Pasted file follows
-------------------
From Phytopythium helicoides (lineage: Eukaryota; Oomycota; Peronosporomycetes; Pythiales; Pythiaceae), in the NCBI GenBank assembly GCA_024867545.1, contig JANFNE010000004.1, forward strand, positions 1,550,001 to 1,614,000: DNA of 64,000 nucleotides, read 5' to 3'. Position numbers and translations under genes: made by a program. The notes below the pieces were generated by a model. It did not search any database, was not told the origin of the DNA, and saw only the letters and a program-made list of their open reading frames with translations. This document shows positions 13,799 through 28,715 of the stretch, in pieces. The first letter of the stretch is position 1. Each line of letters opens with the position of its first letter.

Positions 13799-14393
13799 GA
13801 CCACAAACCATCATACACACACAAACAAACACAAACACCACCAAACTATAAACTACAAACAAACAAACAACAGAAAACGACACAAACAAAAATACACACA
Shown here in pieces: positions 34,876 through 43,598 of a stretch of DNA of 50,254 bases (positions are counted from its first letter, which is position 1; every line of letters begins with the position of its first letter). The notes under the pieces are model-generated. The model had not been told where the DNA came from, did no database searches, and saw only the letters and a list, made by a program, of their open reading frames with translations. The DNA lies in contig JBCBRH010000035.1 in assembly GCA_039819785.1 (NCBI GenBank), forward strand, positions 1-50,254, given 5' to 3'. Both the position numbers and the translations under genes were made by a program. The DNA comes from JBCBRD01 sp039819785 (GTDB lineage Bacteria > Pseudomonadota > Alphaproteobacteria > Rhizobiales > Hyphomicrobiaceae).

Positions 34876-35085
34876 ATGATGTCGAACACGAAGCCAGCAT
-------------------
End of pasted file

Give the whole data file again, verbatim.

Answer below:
From Phytopythium helicoides (lineage: Eukaryota; Oomycota; Peronosporomycetes; Pythiales; Pythiaceae), in the NCBI GenBank assembly GCA_024867545.1, contig JANFNE010000004.1, forward strand, positions 1,550,001 to 1,614,000: DNA of 64,000 nucleotides, read 5' to 3'. Position numbers and translations under genes: made by a program. The notes below the pieces were generated by a model. It did not search any database, was not told the origin of the DNA, and saw only the letters and a program-made list of their open reading frames with translations. This document shows positions 13,799 through 28,715 of the stretch, in pieces. The first letter of the stretch is position 1. Each line of letters opens with the position of its first letter.

Positions 13799-14393
13799 GA
13801 CCACAAACCATCATACACACACAAACAAACACAAACACCACCAAACTATAAACTACAAACAAACAAACAACAGAAAACGACACAAACAAAAATACACACA
Shown here in pieces: positions 34,876 through 43,598 of a stretch of DNA of 50,254 bases (positions are counted from its first letter, which is position 1; every line of letters begins with the position of its first letter). The notes under the pieces are model-generated. The model had not been told where the DNA came from, did no database searches, and saw only the letters and a list, made by a program, of their open reading frames with translations. The DNA lies in contig JBCBRH010000035.1 in assembly GCA_039819785.1 (NCBI GenBank), forward strand, positions 1-50,254, given 5' to 3'. Both the position numbers and the translations under genes were made by a program. The DNA comes from JBCBRD01 sp039819785 (GTDB lineage Bacteria > Pseudomonadota > Alphaproteobacteria > Rhizobiales > Hyphomicrobiaceae).

Positions 34876-35085
34876 ATGATGTCGAACACGAAGCCAGCAT